Source: Niro Sivanathan
Published: May 2019
The dilution effect
Do you have trouble convincing others of your ideas? You may be experiencing the dilution effect, a cognitive phenomenon where nonessential details weaken an argument.
Our brains process information into two categories: diagnostic and non-diagnostic. Diagnostic information is relevant to an evaluation, while non-diagnostic information contains only superfluous or insignificant details.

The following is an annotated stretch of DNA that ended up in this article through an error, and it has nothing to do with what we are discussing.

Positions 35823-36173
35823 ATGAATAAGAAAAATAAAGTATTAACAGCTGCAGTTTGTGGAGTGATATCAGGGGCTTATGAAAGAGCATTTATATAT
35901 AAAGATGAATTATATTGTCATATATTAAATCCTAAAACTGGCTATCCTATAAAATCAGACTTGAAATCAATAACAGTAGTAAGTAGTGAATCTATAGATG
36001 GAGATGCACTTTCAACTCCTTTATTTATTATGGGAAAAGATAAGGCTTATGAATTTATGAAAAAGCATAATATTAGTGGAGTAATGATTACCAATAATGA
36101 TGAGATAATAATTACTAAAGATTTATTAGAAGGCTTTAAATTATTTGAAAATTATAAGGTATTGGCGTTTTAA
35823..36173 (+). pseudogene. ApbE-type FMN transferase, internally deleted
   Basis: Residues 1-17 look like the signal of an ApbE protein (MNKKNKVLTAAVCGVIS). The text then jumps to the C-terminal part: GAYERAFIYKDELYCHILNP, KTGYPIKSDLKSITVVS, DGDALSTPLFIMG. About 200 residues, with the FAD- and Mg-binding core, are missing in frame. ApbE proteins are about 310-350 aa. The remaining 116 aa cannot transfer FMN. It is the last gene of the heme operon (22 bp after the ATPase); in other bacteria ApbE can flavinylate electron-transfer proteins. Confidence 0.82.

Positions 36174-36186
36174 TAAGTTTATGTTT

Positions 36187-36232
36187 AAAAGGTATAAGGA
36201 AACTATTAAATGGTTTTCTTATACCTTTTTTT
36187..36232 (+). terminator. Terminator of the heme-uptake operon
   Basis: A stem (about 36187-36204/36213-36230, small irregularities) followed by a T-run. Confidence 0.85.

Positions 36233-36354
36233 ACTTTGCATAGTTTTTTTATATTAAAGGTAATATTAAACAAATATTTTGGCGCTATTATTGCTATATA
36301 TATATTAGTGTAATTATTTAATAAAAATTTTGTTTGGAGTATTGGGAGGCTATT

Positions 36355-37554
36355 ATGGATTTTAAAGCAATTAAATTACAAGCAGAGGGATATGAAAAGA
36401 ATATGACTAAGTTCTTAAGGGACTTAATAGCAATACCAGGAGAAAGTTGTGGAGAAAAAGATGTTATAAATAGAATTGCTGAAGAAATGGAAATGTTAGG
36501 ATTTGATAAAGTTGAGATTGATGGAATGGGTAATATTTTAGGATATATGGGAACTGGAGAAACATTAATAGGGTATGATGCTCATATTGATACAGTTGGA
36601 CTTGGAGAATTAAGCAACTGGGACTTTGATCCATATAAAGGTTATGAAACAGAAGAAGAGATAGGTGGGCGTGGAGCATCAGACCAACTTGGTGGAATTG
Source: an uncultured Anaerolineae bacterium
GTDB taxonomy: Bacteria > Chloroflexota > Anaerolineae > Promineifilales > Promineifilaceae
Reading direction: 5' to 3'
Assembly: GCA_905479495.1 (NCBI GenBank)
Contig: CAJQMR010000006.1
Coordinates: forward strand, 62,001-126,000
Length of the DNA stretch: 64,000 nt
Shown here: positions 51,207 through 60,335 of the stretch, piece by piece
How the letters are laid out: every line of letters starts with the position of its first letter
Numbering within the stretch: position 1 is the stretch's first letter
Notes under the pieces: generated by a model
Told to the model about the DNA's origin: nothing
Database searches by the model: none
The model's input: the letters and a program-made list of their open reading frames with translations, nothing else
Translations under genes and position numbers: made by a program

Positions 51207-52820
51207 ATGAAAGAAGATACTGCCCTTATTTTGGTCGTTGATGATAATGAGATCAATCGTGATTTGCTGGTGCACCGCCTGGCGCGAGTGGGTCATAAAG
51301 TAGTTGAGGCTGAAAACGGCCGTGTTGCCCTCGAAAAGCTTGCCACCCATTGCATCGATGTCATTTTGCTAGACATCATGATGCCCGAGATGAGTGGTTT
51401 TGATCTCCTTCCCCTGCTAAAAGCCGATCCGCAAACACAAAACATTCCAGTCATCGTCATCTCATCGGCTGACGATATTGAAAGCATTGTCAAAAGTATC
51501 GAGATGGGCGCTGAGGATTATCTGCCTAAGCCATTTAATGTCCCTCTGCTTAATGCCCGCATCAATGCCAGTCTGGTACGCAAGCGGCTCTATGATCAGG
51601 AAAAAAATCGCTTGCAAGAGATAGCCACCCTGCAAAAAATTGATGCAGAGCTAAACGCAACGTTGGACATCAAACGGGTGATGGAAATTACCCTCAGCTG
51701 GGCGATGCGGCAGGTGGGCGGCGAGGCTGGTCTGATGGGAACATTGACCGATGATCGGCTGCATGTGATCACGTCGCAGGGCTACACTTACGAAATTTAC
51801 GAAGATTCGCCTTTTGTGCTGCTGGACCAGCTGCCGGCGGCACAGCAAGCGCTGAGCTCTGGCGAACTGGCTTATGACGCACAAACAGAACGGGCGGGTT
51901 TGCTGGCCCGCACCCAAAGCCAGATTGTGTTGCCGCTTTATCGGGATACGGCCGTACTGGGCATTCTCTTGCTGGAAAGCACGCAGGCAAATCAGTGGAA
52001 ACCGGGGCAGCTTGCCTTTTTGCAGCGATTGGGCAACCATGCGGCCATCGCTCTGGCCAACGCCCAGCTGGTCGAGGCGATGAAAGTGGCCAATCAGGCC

For example, if making a judgment about whether Sophia is a good manager:
- Sophia clearly communicates expectations for members of her team.
- Sophia has one child
- Sophia has a corner office
- Sophia likes watching nature documentaries
When both forms of information are presented together, the dilution effect occurs. The non-diagnostic details water down the diagnostic information and your message loses potency.
To be more persuasive, stick to your strongest and most relevant information.